5 Considerations for Return to Work Plans

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Five Areas to Consider when Creating a Safe and Effective Stay at Work Plan or Return to Work plans

For those employees who are unable to return to their pre-injury role immediately after an injury, a stay at work or return to work plan may provide them with an option to safely return to work earlier, with only minor changes to their role or pre-injury tasks.

We recommend the development of employee specific return to work plans that address the employee’s limitations, the nature of their role, and the goals of the plan. In order for the plan to be effective you must be able to tailor it to remove any barriers associated with the injured employee’s functional limitations.

As many employers have not created or implemented plans in the past, we have identified five areas to consider in order to create a safe and effective plan.

  1. Collaboration is essential – involve the employee, their manager, and healthcare professionals. All plans should be assembled with the buy-in of everyone in order to ensure their success.
  2. Define the actions and activities required to achieve the return to work goal – establish responsibilities for everyone, activities needed and any work design changes to facilitate the return.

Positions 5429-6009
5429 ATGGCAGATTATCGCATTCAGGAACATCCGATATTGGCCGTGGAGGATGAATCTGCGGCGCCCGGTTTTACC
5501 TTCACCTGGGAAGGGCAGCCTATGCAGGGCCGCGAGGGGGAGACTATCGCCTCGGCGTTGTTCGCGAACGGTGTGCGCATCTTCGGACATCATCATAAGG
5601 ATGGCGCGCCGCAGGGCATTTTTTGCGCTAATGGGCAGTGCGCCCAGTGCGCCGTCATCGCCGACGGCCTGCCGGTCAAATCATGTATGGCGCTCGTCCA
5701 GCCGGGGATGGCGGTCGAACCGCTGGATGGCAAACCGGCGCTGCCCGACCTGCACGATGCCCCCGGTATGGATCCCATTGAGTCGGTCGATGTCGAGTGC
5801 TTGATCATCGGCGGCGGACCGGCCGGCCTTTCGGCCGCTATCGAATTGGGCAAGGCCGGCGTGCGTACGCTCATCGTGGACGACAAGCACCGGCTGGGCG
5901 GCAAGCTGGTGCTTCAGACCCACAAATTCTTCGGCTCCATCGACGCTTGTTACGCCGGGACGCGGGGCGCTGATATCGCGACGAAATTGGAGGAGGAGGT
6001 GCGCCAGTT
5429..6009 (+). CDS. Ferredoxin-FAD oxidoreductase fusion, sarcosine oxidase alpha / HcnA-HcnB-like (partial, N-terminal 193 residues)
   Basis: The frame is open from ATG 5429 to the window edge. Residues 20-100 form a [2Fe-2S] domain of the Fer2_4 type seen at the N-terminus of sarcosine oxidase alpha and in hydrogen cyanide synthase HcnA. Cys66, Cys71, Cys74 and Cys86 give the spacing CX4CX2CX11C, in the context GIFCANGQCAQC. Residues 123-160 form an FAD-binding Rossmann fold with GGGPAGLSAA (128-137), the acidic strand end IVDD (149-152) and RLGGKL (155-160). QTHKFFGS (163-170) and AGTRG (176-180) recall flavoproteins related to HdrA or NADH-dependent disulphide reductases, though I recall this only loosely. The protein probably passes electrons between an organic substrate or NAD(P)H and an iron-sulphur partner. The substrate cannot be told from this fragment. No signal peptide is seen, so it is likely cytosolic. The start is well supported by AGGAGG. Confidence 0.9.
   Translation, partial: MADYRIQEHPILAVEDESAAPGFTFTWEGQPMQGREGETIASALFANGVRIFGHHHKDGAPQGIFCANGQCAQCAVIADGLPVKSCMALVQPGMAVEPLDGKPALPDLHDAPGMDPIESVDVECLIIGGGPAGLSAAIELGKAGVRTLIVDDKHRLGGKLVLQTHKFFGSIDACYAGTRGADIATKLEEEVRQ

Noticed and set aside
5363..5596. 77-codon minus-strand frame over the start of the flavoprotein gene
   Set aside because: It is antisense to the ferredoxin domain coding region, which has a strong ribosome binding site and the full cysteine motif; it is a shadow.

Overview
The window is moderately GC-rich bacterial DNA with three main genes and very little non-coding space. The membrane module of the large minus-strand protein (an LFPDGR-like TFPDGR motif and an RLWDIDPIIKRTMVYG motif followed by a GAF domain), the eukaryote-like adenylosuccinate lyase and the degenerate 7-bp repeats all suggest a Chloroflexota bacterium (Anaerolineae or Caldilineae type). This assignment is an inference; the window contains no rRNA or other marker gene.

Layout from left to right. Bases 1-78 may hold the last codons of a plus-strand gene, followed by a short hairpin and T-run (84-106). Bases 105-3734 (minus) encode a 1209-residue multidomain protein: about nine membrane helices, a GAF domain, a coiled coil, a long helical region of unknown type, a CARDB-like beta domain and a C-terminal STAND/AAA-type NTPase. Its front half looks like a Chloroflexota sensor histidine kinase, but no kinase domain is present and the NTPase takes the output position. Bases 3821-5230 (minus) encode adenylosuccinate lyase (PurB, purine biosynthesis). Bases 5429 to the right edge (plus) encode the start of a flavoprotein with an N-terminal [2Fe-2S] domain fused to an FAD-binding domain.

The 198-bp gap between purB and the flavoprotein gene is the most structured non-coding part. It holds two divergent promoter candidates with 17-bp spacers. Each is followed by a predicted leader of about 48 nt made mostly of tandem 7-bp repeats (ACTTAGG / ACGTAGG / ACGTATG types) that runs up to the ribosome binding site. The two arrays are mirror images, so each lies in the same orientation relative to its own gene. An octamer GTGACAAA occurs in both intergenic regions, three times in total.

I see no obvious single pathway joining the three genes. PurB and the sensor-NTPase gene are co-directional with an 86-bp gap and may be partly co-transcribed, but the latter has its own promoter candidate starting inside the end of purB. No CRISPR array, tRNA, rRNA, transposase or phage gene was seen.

3. Define the plan start and end date – plans should have a definitive end date that concludes with the worker returning to his or her pre-injury position with full duties and completing full hours for most injuries.
  4. Establish regular check-ins – use these milestones to evaluate the effectiveness of the plan and include regular follow up.
  5. Identify any ongoing healthcare needs – ongoing treatments or medical visits should be coordinated with the requirements of the proposed plan.

Many of the WCB provincial websites offer comprehensive resources that are designed to assist employers with creating and managing personalized return to work plans.

Effective return to work plans and stay at work plans offer employers the greatest opportunity to minimize costs associated with the employee absence. So where possible it is important to incorporate them into your claims management process.

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